The episodes that best highlight the unique dynamic between the cast and the directing team is when the directors led the cast to a secluded mountain villa and… left them alone. Without supervision. Without live cues, the members were forced to rely on a series of clues that would lead them on a mission. However, the paranoid cast members ended up completing the missions too quickly and out of order, leading to the shocked reactions of the directing team which was monitoring them. The penultimate highlight was meant to be a quiz that would give them the code to unlock the doors to their food, but DinDin ended up guessing the answer by trying every possible combination and eventually unlocking the door. The charm and hilarity of these episodes doesn’t come from the games, but the disbelief of the directing team and the cast members’ initial delight then panic at realizing they’ve effectively failed to secure enough footage, leading to some over-the-top attempts to do “interesting things.”
It’s also worth mentioning that the games have shrunk in scale. Previous seasons of 2 Days & 1 Night involved obstacles, using bystanders, and hunting down items. Now, the featured games are often word or chance games, much easier to replicate at home. This is an especially smart choice since COVID-19 limits how much outdoor activities can be done anyway, and viewers (who are also stuck at home) are more likely to enjoy watching what they can directly replicate.
While the games have changed, the show has also taken a creative approach to collaborations. Take, for instance, the one year anniversary special of Season 4, where the cast collaborated with the alternative pop band LEENALCHI and The Ambiguous Dance Company, the masterminds behind the viral “Feel the Rhythm of Korea” tourism campaign. Here, the cast were given chances to scout out locations, give pitches for why their chosen spot would attract visitors, and to work with LEENALCHI and The Ambiguous Dance Company to create a video. The end result? An endearing and creative video featuring Incheon, featuring the 2 Days & 1 Night members. The video is highly enjoyable even without the context of the show, but knowing the struggles the members faced, remembering their petty conflicts, and their hard work in putting it all together only heightens the video’s entertainment value.
This isn’t the only time 2 Days & 1 Night has cleverly incorporated other mediums. For part of their wish fulfillment series, the members fulfilled Ravi’s wish of performing in front of an audience by holding an impromptu live concert which ended in soaking Ravi with water guns in the dead of winter. By using projects instead of just games, 2 Days & 1 Night has expanded its options even with COVID-19’s limitations.
Of course, it would be remiss to judge the show without mentioning each cast member and what they bring to the table. Notably, Kim Seon-ho brough in an unexpected boon with his exploding popularity from the drama Start Up, but the show (cast and editing team alike) have no fear about teasing him nonetheless. Seon-ho also plays it up, sometimes pretending to be above the shenanigans before succumbing and acting as ridiculous as the rest.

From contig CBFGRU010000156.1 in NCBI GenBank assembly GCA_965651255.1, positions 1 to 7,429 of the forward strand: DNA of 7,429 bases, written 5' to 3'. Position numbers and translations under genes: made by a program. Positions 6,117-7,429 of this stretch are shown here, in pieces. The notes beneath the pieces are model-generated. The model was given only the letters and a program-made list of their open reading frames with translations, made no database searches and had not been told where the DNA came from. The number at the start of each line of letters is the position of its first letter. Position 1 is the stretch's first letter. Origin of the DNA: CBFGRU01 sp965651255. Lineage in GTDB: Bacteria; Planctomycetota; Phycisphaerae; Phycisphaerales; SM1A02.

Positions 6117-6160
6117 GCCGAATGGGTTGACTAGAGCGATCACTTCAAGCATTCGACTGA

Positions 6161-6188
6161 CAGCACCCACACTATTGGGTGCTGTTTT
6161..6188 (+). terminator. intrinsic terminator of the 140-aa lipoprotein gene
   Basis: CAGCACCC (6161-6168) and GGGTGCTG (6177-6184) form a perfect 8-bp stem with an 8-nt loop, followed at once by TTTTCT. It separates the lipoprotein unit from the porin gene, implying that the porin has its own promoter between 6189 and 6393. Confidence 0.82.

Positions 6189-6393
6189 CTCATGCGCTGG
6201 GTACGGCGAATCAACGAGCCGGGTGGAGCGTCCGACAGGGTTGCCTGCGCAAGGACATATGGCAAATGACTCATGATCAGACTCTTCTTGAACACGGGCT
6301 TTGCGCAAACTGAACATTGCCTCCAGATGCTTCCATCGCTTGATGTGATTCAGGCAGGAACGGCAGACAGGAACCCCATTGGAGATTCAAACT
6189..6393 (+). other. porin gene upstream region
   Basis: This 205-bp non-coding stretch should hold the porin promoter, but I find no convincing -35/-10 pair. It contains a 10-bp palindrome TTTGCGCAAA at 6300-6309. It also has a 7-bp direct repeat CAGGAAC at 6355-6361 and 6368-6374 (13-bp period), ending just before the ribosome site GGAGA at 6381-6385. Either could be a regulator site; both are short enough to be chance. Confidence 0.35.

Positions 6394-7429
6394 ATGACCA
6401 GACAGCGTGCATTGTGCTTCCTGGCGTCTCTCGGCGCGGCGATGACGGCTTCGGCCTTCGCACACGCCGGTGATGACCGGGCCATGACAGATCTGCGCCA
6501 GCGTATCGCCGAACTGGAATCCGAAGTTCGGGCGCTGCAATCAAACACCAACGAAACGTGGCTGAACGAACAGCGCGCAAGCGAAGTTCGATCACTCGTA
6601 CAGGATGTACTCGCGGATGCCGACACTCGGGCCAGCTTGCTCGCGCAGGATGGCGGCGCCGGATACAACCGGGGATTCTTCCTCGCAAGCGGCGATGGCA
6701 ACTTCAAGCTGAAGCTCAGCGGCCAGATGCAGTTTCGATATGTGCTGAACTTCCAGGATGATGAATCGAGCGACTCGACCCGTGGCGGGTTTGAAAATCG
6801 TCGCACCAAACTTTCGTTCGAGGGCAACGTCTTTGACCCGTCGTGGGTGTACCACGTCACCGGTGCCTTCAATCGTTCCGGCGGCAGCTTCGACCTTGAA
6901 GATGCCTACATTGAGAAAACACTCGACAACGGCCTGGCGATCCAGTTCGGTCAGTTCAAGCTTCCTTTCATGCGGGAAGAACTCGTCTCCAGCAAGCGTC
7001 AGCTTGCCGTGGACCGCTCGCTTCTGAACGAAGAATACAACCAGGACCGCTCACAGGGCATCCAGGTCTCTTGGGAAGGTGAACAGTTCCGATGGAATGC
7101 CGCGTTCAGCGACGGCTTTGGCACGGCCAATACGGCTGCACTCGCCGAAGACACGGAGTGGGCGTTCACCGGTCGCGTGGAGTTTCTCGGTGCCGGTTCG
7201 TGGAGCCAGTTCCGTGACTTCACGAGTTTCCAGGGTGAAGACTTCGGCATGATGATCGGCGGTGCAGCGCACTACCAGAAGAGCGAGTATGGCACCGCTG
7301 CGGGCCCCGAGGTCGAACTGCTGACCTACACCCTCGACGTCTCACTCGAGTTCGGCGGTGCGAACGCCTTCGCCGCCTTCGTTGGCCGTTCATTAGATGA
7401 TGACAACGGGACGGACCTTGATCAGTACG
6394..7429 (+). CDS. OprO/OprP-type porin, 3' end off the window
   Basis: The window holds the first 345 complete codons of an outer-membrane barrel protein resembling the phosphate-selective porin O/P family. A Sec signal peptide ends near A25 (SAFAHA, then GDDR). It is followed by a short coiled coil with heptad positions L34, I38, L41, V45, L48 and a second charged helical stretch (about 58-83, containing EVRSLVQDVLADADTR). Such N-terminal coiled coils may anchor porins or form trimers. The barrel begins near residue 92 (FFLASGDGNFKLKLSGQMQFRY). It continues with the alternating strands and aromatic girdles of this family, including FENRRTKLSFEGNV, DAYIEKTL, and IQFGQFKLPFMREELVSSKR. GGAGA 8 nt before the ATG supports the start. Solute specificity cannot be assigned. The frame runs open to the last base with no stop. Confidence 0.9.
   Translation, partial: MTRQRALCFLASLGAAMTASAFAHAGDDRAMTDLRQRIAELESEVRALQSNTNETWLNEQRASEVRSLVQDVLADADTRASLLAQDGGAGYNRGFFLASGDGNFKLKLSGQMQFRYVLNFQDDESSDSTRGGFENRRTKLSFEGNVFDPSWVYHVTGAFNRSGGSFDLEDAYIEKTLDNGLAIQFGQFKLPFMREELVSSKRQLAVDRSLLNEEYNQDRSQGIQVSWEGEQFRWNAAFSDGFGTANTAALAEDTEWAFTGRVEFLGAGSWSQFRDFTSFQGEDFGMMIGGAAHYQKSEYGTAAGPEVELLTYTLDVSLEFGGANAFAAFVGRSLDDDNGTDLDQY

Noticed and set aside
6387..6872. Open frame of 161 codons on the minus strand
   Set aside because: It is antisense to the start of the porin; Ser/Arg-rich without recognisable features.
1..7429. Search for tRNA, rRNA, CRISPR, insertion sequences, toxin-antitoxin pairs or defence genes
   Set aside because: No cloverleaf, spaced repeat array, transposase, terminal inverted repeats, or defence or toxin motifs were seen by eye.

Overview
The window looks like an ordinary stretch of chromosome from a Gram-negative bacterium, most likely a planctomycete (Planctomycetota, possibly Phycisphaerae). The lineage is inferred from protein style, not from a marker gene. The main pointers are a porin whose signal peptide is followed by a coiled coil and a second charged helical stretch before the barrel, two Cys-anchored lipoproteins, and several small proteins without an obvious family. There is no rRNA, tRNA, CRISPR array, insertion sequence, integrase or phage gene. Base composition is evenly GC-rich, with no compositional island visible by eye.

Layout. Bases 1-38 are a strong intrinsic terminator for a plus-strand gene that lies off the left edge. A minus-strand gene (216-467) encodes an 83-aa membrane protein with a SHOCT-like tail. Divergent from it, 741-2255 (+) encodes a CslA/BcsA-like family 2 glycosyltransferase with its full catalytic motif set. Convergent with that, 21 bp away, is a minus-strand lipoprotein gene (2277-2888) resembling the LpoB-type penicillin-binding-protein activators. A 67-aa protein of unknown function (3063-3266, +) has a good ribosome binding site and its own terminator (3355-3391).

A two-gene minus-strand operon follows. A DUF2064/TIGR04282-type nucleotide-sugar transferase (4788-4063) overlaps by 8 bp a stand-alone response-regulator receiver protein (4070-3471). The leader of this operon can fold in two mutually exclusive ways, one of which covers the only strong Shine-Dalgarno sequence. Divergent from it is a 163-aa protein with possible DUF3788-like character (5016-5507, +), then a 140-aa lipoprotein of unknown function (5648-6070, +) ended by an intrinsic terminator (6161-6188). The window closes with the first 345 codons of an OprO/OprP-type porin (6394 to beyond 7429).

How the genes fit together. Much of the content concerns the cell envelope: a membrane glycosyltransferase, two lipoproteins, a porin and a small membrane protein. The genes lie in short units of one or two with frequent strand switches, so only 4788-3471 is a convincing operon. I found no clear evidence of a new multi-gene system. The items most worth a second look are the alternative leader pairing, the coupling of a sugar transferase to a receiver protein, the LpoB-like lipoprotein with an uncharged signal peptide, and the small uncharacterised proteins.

The most experienced member, Jong-min, has also stepped up, leading by example. Rather than his wit or leadership, his foolishness but enthusiasm have become a linchpin for the cast members. With no previous variety experience, Jung-hoon is now known as “Passion Jung-hoon” for his enthusiasm in sports and is a figure of wisdom as the eldest and one of the two married men, often giving the younger cast members advice. At some points, he even gives unsolicited advice to the viewers, and the editing team invites us to laugh along with his lofty, “back in my day” attitude.
Se-yoon is a grounding force as he reads the directing team’s faces and acts as the meta, prompting the others to follow the PD team’s direction when they become too scattered. On the other hand, DinDin is an initiator, often enacting plans of betrayal only for them to fail when he himself messes them up. He acts as the “bullied” member, an easy target for the other members to tease, but his pouting is easily remedied by praise after he pulls off an impossible or unexpected win in the games. Ravi is the maknae, and the juxtaposition between his cool hip image, and his obliviousness on the show is charming. As the resident “Instagram star,” he also acts as the cast’s bridge to younger generations.
All in all, 2 Days & 1 Night Season 4 faced huge challenges, but by leaning into what made it different from previous seasons rather than trying to replicate it, it was able to find its own identity. The combination of a naive cast that didn’t try to outsmart the director, who just play the games and have fun, as well as the creative work-arounds to deal with the current climate provide a refreshing makeover for the show. The risks have paid off—at the KBS Entertainment Awards in 2020, it took home five awards (Rookie Award – Kim Seon-ho, Top Excellence in Variety – Moon Se-yoon, Excellence Award, Variety – DinDin, Best Entertainer – Yeon Jung-hoon, Viewers’ Choice Best Program). The latter is perhaps the most important because it showed that viewers connected with the program.
Though it is, in some ways, very different from the pattern that previous seasons had relied on, Season 4 is exactly the type of program that is needed right now. Wholehearted, funny, and reassuring, tuning in every Sunday evening is just like coming home to a table full of beloved comfort foods. Oh, that’s the last thing. Whether it’s the mouthwatering food, the cast dynamics, or the creative missions—while watching, you’ll always be hungry for more.